Three have been charged with assault in Alabama riverfront dock conflict
MARY LOUISE KELLY, HOST:
A riverfront fight in Montgomery, Ala., between a Black man and a group of white men has gone viral. Loads of people videoed this confrontation. This was on Saturday. It started when the white men refused to move a pontoon boat. This afternoon, in Montgomery, the mayor and the police chief announced that three people have been charged and insisted...
(SOUNDBITE OF PRESS CONFERENCE)
DARRYL ALBERT: Well, first of all, this is not indicative of who we are as a city. The city of Montgomery is much better than that. Our people are fine people.
KELLY: Troy Public Radio's Kyle Gassiott was at that press conference. Hey, Kyle.
KYLE GASSIOTT, BYLINE: Hey, Mary Louise.
KELLY: This video has been everywhere. It's been all over social media. It's on - every time I look at TV, there it is. What is the latest?
GASSIOTT: Well, you're right. It - the story has a large following. But, you know, even with all the attention that we've been seeing across social media, we didn't know a lot of the details, Mary Louise, until today's press conference. So briefly, as you said, on Saturday, on the Alabama River, there were a number of boats, including a large riverboat named the Harriott II and a smaller pontoon boat with white passengers. At some point, the smaller boat parked in the spot set aside for the riverboat, and the passengers on the Harriott II started chanting, telling the pontoon boat to move. Well, the passengers in the smaller boat ignored that, as well as directions from the boat captain to move, so they sent the co-captain in a smaller boat to the dock to talk to them. And in the words of police Chief Darryl Albert...
(SOUNDBITE OF PRESS CONFERENCE)
ALBERT: A confrontation ensued between the co-captain and Mr. Pickett, the co-captain being attacked by several members of the private boat. Several members of the Harriott II came to Mr. Pickett's defense, engaging in what we all have seen since on social media.
GASSIOTT: Then, Mary Louise, it was an all-out fight which began with the white passengers from the pontoon boat rushing in to attack the co-captain and onlookers joining in the fight. And the other thing we learned today was that a 16-year-old white boy who brought the co-captain to the dock in a smaller boat was also assaulted.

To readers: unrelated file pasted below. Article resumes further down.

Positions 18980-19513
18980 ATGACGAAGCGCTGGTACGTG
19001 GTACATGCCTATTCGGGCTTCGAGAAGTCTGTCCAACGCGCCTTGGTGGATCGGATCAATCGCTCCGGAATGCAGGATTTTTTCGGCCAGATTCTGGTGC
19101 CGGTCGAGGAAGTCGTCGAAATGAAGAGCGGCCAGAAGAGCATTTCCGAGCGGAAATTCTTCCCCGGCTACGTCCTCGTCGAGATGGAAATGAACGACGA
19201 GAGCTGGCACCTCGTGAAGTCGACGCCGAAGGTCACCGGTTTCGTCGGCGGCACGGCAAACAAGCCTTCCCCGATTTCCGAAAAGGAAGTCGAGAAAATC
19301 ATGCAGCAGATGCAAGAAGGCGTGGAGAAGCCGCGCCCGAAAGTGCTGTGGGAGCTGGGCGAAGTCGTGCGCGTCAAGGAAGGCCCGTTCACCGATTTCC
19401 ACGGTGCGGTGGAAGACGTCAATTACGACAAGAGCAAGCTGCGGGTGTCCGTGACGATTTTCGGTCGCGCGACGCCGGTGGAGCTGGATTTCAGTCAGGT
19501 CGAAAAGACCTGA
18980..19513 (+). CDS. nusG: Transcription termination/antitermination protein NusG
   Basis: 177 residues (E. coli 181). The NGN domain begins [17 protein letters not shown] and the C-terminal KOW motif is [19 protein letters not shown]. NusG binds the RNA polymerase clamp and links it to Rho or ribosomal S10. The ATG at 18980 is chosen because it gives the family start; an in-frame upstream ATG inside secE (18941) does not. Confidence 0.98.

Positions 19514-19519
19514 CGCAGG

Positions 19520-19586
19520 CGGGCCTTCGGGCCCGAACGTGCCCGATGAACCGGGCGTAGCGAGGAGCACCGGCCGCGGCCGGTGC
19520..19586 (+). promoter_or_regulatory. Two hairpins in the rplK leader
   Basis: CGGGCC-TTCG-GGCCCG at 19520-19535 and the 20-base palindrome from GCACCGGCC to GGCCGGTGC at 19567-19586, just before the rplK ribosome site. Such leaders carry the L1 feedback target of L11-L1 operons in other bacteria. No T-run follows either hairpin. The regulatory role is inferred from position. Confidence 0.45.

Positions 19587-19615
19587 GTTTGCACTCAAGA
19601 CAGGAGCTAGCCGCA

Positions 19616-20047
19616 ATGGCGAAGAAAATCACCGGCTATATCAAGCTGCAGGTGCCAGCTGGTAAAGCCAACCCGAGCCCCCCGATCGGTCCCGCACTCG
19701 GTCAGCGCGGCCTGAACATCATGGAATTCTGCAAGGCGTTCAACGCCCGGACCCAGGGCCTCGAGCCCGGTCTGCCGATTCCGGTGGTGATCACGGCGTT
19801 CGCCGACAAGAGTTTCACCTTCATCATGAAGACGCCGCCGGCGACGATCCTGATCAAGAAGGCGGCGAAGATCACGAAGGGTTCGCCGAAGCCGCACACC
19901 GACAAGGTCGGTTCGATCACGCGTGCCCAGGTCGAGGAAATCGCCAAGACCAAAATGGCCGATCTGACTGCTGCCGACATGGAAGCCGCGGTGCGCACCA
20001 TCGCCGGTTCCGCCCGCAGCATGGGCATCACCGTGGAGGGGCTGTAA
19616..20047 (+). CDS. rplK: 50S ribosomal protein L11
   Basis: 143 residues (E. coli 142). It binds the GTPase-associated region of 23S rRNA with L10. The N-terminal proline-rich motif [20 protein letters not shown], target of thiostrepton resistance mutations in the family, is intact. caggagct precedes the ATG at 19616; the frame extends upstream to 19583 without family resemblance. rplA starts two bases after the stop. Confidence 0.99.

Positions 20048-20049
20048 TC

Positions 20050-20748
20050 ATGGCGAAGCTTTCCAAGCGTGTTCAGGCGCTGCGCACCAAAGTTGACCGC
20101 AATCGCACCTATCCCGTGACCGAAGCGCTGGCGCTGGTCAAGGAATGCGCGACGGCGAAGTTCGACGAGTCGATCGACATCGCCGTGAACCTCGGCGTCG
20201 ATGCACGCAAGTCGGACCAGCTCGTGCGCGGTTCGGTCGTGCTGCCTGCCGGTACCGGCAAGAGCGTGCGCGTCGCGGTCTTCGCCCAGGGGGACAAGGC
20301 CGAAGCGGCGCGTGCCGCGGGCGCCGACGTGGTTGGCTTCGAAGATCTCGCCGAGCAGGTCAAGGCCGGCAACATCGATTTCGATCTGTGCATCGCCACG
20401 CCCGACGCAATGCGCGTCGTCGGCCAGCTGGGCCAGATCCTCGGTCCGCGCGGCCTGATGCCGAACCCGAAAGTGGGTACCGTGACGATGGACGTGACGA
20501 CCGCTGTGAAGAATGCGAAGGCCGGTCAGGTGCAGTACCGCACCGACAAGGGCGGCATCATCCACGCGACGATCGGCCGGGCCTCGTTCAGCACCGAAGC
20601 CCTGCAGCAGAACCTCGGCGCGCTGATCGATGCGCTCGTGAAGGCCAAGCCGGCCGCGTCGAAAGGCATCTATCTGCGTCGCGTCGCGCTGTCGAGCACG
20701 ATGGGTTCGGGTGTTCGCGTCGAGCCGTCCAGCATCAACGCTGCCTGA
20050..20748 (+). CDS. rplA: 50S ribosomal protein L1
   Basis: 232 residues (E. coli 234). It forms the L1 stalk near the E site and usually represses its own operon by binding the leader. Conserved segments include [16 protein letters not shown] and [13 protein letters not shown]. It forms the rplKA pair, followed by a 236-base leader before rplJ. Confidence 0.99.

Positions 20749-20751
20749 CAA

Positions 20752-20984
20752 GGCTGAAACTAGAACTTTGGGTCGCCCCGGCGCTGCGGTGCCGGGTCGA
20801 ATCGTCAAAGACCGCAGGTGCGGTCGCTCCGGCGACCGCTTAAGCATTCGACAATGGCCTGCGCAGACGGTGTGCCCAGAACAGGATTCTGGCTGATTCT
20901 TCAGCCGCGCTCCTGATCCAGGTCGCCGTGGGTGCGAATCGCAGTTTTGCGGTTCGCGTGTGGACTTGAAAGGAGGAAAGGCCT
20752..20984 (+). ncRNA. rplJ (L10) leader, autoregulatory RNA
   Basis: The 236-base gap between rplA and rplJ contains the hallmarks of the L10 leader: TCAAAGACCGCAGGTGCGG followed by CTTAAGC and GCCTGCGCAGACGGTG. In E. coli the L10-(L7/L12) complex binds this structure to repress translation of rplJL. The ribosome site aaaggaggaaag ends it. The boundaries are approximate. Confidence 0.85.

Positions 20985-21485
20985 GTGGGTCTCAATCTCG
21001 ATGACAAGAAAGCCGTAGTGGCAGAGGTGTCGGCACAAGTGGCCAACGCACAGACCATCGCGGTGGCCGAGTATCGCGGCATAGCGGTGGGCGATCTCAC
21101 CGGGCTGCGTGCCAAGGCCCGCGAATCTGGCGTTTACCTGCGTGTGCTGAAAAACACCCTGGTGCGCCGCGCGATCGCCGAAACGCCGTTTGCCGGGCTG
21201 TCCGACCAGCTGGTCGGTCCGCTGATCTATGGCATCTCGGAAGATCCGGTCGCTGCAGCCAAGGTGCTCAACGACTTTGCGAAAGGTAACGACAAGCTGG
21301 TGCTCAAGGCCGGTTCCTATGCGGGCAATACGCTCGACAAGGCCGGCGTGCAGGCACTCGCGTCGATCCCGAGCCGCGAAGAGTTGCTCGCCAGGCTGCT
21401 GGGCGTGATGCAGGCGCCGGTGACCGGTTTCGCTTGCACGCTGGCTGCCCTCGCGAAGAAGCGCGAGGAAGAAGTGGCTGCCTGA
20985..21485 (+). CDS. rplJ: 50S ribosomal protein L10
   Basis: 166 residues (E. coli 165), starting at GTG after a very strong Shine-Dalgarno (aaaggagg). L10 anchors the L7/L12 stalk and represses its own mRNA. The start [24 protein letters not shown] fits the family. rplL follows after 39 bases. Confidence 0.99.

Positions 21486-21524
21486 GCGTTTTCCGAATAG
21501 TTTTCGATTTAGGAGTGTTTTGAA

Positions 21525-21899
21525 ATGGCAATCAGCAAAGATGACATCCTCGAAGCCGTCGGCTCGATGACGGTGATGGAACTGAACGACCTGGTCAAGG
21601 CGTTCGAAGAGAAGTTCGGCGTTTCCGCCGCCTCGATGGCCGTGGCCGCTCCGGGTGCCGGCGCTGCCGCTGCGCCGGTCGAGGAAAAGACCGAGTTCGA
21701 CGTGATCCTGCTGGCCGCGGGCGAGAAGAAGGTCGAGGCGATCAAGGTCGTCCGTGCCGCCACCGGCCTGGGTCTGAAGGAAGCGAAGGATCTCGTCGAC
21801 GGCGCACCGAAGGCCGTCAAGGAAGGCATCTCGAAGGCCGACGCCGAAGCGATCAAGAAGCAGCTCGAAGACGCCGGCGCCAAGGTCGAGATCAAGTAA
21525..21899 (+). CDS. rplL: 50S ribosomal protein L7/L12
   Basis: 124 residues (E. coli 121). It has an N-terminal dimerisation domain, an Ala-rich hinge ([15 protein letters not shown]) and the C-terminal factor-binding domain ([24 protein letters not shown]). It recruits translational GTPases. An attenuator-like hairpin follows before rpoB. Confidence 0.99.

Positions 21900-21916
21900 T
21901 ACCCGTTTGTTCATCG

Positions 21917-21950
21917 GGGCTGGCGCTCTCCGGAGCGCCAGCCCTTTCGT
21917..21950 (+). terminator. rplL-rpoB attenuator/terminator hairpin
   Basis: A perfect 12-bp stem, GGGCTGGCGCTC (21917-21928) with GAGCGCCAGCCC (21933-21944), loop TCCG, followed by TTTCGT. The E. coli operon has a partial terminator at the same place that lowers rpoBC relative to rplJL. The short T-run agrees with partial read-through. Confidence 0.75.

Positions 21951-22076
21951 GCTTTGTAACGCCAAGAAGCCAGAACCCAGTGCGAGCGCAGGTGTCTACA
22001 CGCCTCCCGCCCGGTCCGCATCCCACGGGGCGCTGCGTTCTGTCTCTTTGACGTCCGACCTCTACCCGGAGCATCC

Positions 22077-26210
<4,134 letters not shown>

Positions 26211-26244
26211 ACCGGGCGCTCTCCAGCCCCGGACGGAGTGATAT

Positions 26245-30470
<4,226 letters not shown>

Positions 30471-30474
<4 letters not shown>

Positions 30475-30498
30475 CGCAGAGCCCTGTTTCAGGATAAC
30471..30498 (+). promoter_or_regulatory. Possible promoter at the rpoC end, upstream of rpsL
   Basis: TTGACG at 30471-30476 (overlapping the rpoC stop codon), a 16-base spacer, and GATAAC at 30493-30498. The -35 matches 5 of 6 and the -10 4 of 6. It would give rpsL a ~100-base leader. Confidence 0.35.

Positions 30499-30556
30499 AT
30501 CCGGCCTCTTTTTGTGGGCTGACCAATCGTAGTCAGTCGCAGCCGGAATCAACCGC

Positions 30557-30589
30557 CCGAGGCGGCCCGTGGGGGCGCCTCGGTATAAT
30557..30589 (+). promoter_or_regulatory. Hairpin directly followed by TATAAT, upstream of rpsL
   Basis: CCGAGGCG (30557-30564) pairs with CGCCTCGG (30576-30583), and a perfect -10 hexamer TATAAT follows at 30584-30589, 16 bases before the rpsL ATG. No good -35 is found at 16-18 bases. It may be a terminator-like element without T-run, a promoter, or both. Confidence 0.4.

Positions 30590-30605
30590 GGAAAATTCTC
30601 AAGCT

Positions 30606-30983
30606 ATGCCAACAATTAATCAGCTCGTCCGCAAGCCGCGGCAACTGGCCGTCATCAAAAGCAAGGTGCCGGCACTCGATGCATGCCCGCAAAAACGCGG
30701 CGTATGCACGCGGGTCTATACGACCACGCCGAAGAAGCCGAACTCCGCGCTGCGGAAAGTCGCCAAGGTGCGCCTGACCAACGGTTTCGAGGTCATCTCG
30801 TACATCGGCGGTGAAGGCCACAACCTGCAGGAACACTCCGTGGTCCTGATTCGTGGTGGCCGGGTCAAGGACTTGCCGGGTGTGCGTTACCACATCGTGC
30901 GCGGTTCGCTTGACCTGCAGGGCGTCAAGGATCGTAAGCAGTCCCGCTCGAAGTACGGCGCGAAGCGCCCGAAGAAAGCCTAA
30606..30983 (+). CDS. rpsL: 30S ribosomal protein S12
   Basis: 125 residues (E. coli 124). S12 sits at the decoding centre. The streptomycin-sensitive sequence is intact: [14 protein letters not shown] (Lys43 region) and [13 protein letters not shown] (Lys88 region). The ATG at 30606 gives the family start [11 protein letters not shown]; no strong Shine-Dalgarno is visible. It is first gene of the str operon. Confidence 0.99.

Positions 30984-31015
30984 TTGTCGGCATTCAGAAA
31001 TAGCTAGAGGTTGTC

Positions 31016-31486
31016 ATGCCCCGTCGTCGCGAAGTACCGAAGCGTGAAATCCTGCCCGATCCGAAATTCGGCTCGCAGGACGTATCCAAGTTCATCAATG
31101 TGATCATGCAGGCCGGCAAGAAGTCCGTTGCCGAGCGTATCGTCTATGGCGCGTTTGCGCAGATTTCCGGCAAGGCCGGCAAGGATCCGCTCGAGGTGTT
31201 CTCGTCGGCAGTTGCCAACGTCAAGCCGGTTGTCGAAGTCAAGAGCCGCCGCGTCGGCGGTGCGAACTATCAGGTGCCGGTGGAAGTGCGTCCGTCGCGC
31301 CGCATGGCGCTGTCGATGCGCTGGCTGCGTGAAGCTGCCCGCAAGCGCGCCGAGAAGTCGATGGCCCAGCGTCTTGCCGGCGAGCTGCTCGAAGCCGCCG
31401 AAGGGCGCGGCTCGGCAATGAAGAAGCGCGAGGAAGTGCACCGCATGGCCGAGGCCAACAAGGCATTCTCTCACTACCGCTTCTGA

KELLY: Yeah. I mean, people who have not seen this video may be beginning to get the picture, but this was a brawl. You can see people pushing and shoving and punching and picking up chairs and slamming them down on people's heads. Did we get any details of injuries?
GASSIOTT: Well, you know, Mary Louise, it's amazing because Chief Albert said that only one person required medical attention that he knew of. But, you know, as you just said, the other parts of this fight are what really has taken off in social media, including the chair-throwing. There have been a lot of memes. I've seen a lot of them, like a video reenactment of the incident staged next to a swimming pool. I don't know if you've seen that yet. Some people have taken famous works of art and pasted folding chairs into them, mimicking the fight. But, Mary Louise, one person has emerged from all this as kind of a hero. There's a 16-year-old named Aaren. He's a Black youth who jumped into the water from the Harriott II and swam to the dock to assist the captain. Mary Louise, the internet has dubbed him Black Aquaman, and he now has a publicist.
KELLY: He has a publicist? Wow. It sounds like 16-year-olds were the heroes here. Go on.
GASSIOTT: Exactly. So now, despite all those memes, three white men who we see attacking the co-captain have been charged with assault in the third degree, which police say is a misdemeanor.
KELLY: Huh. How did police come up with those charges?
GASSIOTT: Well, they looked at all the evidence. They questioned the witnesses, and they consulted with state police and the FBI on possible hate crimes charges on inciting a riot, but they say they couldn't find enough evidence where the law would allow for more serious charges. The police said race was not a factor in the assault as far as they could determine, and three white men were charged - 48-year-old Richard Roberts, 23-year-old Allen Todd and 25-year-old Zachery Shipman (ph). Now, the police chief wanted to make it clear to everybody that these three men were from Selma, Ala., and not from Montgomery. And the police called this a standalone incident, and this kind of behavior is not tolerated in Montgomery, they say.
KELLY: Kyle Gassiott with Troy Public Radio, thanks for your reporting.
GASSIOTT: Thank you, Mary Louise.
(SOUNDBITE OF MUSIC) Transcript provided by NPR, Copyright NPR.
NPR transcripts are created on a rush deadline by an NPR contractor. This text may not be in its final form and may be updated or revised in the future. Accuracy and availability may vary. The authoritative record of NPR’s programming is the audio record.